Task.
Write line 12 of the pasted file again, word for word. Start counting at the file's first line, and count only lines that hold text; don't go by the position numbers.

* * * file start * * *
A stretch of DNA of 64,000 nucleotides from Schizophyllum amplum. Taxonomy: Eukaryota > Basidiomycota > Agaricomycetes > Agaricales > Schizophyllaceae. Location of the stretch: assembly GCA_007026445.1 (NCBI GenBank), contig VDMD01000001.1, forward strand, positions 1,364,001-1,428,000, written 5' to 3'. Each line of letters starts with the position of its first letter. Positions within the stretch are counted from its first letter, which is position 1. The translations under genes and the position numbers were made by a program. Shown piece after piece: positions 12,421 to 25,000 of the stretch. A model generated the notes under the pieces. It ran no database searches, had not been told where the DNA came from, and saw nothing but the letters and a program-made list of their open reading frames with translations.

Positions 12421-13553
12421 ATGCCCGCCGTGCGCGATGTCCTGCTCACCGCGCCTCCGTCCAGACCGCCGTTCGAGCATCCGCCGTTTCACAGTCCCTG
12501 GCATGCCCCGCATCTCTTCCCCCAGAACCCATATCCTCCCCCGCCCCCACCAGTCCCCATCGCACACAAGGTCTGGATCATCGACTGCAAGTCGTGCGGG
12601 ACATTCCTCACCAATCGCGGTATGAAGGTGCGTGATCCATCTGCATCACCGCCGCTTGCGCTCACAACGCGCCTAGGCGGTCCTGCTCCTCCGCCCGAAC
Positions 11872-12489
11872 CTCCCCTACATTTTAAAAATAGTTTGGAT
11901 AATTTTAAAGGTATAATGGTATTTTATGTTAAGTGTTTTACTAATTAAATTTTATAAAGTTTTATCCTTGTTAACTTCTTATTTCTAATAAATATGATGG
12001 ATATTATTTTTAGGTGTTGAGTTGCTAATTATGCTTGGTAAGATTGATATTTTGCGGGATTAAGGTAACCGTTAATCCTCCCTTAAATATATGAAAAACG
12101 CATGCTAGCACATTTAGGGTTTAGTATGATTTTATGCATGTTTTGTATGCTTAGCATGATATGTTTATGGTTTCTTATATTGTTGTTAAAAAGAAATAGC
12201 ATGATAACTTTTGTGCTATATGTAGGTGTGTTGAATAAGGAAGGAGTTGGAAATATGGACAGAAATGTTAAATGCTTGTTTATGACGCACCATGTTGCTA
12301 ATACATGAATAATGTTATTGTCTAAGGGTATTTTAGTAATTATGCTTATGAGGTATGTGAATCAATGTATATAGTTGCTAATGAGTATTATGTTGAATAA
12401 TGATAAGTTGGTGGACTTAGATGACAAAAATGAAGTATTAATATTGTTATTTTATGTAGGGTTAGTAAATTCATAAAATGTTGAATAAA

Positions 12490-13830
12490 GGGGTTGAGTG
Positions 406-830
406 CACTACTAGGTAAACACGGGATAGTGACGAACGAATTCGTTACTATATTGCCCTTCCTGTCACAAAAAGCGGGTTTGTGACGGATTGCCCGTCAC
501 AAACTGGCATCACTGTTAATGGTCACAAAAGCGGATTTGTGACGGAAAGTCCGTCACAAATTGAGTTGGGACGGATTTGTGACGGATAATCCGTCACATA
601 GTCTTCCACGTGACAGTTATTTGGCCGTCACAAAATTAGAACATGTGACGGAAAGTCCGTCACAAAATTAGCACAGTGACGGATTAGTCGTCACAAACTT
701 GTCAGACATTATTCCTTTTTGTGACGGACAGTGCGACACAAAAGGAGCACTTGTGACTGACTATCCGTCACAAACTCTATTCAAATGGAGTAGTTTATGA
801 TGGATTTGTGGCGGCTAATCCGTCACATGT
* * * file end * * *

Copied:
12301 ATACATGAATAATGTTATTGTCTAAGGGTATTTTAGTAATTATGCTTATGAGGTATGTGAATCAATGTATATAGTTGCTAATGAGTATTATGTTGAATAA